Having recently reviewed James Patterson and Bill Clinton’s book The President’s Daughter, I was excited to check out his latest book, The Noise.
A collaboration with J.D. Barker, the book is set in modern day America, in a remote settlement where a sudden anomaly tears through the landscape and leaves destruction in its wake. The anomaly is a loud noise, that causes physical and mental devastation to everything in its path. The book switches between perspectives, so the reader gets to see the destruction from various viewpoints.
Among these is a scientist, Dr Martha Chan, who is bought in by the US government to investigate the anomaly and what caused it. There are also two young girls, Tenant and Sophie, who lived in an off-the-grid settlement and survive the disaster, alongside their labrador Zeke. The pair settle into a storm shelter after the noise catching them out while they’re trapping rabbits. Once the event is, seemingly, over, the pair resurface, with Sophie experiencing strange symptoms, including a fever. She also keeps saying ‘Anna Shim’, a name that her sister doesn’t know. Another character whose perspective the authors show to the reader is a US solider who works with Martha to try and understand what’s going on.
The initial team bought in to deal with the anomaly and understand it thins out, as specialists visit the site of the tragedy and promptly disappear. The leader who’s handling the situation instates a 2 hour rule, where everyone has to leave the site of the anomaly after 2 hours or less.
That doesn’t stop him and others from disappearing. As the anomaly hits other towns and other people encounter it, it becomes clear that the problem is spreading and that it is gathering momentum and growing in power. The initial team bought in by the US government thins down to a few, including Dr Chan and the solider, who work together to analyse the two girls that survived the initial blast and work out what’s causing it.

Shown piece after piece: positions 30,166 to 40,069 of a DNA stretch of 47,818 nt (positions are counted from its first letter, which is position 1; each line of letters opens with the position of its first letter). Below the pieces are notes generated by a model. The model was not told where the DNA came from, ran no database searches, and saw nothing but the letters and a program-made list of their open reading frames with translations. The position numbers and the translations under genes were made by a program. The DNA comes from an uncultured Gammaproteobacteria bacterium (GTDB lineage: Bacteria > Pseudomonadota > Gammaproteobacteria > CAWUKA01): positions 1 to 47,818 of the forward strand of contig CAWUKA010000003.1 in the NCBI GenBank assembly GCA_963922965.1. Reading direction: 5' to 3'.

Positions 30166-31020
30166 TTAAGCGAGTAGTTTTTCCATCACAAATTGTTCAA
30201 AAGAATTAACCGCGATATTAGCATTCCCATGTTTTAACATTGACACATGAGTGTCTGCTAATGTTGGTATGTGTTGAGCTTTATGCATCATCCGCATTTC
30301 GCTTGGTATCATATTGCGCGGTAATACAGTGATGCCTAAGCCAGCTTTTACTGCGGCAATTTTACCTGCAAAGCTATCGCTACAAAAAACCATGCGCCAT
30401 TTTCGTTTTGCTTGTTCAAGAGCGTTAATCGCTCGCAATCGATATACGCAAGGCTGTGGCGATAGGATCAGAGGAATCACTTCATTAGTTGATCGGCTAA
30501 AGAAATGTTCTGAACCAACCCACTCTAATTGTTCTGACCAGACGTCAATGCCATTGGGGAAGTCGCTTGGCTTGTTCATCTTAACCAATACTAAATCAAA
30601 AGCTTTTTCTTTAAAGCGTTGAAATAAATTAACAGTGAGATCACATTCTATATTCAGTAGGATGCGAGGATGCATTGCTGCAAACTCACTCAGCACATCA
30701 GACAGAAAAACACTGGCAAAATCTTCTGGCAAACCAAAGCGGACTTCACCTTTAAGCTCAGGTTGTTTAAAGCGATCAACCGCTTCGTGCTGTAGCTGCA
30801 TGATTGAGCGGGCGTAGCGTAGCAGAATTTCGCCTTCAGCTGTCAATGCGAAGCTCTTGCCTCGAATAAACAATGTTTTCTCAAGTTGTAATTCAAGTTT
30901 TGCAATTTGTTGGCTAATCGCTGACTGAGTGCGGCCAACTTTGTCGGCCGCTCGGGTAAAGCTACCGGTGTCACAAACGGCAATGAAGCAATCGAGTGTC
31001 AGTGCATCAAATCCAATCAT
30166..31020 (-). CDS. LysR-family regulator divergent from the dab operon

With the threat growing ever more real and major, the US government realises that if it doesn’t do something soon, then other international powers will take action. The anomaly and the destruction it causes are soon covered by the media, both traditional and social. The result is mass panic, and a gripping race for the characters to understand the noise and what it means for humanity.
The Noise starts out a little slowly, with a lot of exposition that makes the book exceptionally and needlessly long. However, as the book picks up its pace towards the middle, it becomes a unique take on the modern fantasy thriller. It blends the writers’ skills in political and thriller writing with a creative dystopian world in which all of humanity is at risk from being consumed by an all-encompassing sound.
What I like the most about the novel is the characterisation. There are loads of great characters and engaging dialogue, so the reader starts to really feel invested in the story and wants these characters to survive. That’s particularly true of Dr Martha Chan, who is an engaging character who is both interesting and empathetic. Her relationship with the two girls who survived the anomaly is endearing and pushes the reader to want her to survive and find a way to deal with the issue facing humankind. She regularly mentions her young twin children, which brings us back to the real facts of the issue: that the anomaly could potentially wipe out everything she and the other experts hold dear.
The chapters that are from Dr Chan’s perspective are intriguing and engaging, as are the ones from Tenant’s point of view. However, as the book jumps around so much, it’s difficult for readers to keep up with the complicated story and feel truly engaged in it. The story jumps not just in perspective but also in space, as the book takes us to different areas near or around the anomaly or to a secure unit where the army is experimenting to find a way to stop the noise from infecting other people.
In the end, it’s clear that Patterson and Barker are trying to emulate Stephen King with this supernatural thriller, right at the time when King is trying his hand at police procedural writing. It makes for a unique insight into the literary world, but as far as reading experiences go, The Noise needs some work. For a first attempt it isn’t half bad, and with a little sharpening and less repositioning of the narrative, I think that the two authors have the potential to become a fantasy thriller powerhouse.